Ag-gag Bill C-156:
The consequence of denial
An attack on free expression making it impossible to report animal cruelty
By Georges R. Dupras
I can’t help but wonder who came up with the idea of Bill C-156 in Ontario. This bill would make it impossible for anyone in the general public, or even the fourth estate, to trespass, document, or report on animal cruelty.
I would think that this flagrant attack on free speech and expression is the result of a case where a woman, described as a terrorist by the animal industry, was arrested for giving water to a pig on its way to slaughter. Charges were laid but the consequences were not what the industry had hoped for. It appears that when the general public was made aware that pigs can travel 36 hours without rest or water, the average Canadian sided with the woman.
Many of these testimonies are from whistleblowers, who have first-hand knowledge of what happens behind closed doors, while others are from undercover agents.
There are numerous examples of abuse within the animal industries documented by various organizations across North America. When these incidences are made public the industry reacts by either insisting that these are isolated cases or through denial. Hardly a month goes by when stories, film clips and horrifying pictures from across North America aren’t brought to our attention. These abuses are not confined to the agricultural field but also the entertainment industry and others. Many of these testimonies are from whistleblowers, who have first-hand knowledge of what happens behind closed doors, while others are from undercover agents.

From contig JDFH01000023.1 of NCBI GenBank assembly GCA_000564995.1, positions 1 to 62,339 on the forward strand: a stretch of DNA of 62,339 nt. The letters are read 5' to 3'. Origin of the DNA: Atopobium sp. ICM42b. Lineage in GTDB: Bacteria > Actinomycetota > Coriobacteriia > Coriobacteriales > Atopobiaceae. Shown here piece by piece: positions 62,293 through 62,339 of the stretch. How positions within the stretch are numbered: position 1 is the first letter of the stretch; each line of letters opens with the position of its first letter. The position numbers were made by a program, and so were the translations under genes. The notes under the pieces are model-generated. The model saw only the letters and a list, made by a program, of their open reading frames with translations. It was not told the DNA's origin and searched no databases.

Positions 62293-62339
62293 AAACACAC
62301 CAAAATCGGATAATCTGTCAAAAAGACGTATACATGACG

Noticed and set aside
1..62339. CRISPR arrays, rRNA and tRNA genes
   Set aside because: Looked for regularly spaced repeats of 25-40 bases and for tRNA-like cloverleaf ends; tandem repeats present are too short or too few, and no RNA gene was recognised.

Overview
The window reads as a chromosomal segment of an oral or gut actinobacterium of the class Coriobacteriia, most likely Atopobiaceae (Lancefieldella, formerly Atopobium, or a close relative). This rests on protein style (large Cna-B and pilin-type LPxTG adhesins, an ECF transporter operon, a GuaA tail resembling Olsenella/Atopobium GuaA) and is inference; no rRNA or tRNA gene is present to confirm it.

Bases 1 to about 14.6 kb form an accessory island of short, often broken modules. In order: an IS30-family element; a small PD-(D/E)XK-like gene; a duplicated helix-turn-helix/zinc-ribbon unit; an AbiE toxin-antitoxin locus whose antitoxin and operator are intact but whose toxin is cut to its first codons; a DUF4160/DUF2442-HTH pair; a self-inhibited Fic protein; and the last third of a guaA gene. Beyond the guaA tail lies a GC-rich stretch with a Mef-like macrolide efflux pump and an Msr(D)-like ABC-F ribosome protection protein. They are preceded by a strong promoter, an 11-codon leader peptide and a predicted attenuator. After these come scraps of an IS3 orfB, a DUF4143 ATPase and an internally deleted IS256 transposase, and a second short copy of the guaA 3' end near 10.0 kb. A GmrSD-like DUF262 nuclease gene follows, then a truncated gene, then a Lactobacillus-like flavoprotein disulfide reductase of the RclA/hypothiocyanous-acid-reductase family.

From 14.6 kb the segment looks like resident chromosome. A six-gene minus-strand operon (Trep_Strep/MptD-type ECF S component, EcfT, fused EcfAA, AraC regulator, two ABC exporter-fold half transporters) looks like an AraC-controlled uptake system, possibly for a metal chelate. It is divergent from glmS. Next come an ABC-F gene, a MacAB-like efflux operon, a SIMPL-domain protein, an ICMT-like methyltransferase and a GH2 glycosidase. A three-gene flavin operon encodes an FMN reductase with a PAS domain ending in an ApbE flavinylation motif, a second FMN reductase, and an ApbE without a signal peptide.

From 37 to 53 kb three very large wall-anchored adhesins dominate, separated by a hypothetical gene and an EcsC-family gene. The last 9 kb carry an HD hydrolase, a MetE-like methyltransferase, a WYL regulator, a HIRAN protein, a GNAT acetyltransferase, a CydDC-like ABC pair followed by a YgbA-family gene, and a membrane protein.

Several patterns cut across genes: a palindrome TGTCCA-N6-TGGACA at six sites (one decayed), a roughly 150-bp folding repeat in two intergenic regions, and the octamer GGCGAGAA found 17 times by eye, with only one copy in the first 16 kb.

Rather than address the reality, the animal industries continue to operate behind closed doors while hiring public relations firms to re-package the industries’ faltering image. Among other cosmetic changes, they no longer use the term “slaughterhouses” but promote the expression “protein producers”. They also refer to anyone critical of their methods as “terrorists” though I would have thought that label might better fit those responsible for the 9-11 attack, the Oklahoma bombing, Lockerby air disaster and Embassy bombings. Admittedly, some of the more vocal among the Animal Rights Groups refer to meat processors as killers… but isn’t that exactly what they do behind those closed doors?
‘Rather than address the reality, the animal industries continue to operate behind closed doors while hiring public relations firms to re-package the industries’ faltering image.’
The animal industries insist compliance with industry standards throughout every step of the slaughter procedure, and in one case on June 08, 2020, during testimony at the Senate Committee on Bill C-156, one of the industry speakers implied that a veterinarian is present at all times, up to and including the kill box. This statement is denied by at least two veterinarians, one a retired veterinarian and Canadian Food Inspection Agent.
In addition, and aiding the agricultural industry, both Federal Parties in Canada condone the existence of covert caucuses within their ranks. The Liberals have the Rural Caucus, while the Conservatives have the Outdoor Caucus, both including MPs and un-elected Senators dedicated to blocking any significant change in animal protection laws.